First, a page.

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Toxicity of Household Soap and Detergent Products and Treatment of Their Ingestion

Am J Dis Child. 1960;100(2):287-290. doi:10.1001/archpedi.1960.04020040289022.
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Ingestions of household soaps and detergent products account for 4% of all cases reported to the National Clearinghouse for Poison Control Centers. One death has been reported. Although these preparations have a low order of toxicity, their misuse may cause serious consequences.

For the purpose of this discussion, the term "detergent" will designate household synthetic detergent preparations. "Surfactant" will refer to the synthetic surface-active agents which are basic ingredients of these preparations.

Types of Household Soaps and Detergents  Toilet Bars.—These include all bars ordinarily found on the washstand and used in shower or tub. Some are made entirely from soap (salts of fatty acids), while others contain synthetic surface-active agents alone or in combination with soap.1 When ingested in sufficient quantity, soap may cause gastrointestinal irritation, and vomiting and diarrhea may ensue. Treatment includes administration of demulcents (e.g., milk) and symptomatic measures for diarrhea, should it occur. Because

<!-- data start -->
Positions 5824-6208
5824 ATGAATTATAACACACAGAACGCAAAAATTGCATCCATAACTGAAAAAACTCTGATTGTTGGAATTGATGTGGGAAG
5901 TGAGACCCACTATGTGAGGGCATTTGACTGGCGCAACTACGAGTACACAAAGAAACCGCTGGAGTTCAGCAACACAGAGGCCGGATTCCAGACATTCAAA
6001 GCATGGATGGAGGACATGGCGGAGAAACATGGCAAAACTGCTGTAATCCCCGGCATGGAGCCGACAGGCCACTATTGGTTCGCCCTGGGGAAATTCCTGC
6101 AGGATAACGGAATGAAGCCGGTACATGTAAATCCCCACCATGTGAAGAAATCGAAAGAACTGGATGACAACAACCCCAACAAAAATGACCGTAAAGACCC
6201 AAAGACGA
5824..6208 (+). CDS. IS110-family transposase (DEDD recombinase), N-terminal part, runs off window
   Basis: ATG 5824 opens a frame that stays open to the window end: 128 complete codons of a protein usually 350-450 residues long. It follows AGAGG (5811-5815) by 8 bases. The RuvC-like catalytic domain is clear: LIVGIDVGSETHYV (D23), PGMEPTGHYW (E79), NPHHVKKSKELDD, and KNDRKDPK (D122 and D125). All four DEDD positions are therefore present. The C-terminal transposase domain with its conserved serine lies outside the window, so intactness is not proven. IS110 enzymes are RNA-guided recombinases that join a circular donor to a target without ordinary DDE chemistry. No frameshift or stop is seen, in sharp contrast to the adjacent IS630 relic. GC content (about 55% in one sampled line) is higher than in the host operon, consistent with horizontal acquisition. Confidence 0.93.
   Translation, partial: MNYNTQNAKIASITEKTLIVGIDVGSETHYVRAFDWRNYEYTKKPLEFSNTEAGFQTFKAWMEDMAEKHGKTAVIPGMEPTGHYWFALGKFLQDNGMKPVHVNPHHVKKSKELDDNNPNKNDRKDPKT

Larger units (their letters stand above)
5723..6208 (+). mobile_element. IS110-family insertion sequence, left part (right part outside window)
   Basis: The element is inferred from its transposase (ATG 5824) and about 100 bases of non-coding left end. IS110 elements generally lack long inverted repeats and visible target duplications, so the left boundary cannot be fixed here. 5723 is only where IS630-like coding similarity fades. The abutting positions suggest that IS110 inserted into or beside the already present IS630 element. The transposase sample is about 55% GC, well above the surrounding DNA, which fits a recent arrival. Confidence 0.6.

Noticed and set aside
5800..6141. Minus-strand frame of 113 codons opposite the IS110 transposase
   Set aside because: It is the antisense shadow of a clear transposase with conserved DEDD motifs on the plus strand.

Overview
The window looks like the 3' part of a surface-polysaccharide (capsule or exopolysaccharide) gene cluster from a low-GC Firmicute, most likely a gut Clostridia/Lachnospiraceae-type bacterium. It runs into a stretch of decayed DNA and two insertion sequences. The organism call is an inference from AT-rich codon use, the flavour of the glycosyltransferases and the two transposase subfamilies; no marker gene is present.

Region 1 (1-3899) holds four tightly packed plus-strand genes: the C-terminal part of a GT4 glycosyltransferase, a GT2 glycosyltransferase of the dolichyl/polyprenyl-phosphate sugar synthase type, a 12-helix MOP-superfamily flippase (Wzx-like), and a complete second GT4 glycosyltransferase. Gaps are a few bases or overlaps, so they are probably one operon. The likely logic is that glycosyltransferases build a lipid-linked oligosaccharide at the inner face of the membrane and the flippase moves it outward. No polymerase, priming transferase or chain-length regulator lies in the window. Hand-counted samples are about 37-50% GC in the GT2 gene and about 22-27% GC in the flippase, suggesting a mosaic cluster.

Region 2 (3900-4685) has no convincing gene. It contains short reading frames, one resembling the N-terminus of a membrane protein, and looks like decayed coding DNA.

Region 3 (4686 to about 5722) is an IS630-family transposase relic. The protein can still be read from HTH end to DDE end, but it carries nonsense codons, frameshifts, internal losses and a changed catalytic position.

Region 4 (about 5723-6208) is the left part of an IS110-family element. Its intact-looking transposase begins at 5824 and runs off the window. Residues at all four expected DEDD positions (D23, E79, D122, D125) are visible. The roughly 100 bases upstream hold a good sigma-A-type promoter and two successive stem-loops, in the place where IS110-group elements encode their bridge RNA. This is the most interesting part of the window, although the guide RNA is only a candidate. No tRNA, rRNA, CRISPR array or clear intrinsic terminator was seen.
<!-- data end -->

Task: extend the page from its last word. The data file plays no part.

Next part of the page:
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The American Medical Association is accredited by the Accreditation Council for Continuing Medical Education to provide continuing medical education for physicians. The AMA designates this journal-based CME activity for a maximum of 1 AMA PRA Category 1 CreditTM per course. Physicians should claim only the credit commensurate with the extent of their participation in the activity. Physicians who complete the CME course and score at least 80% correct on the quiz are eligible for AMA PRA Category 1 CreditTM.
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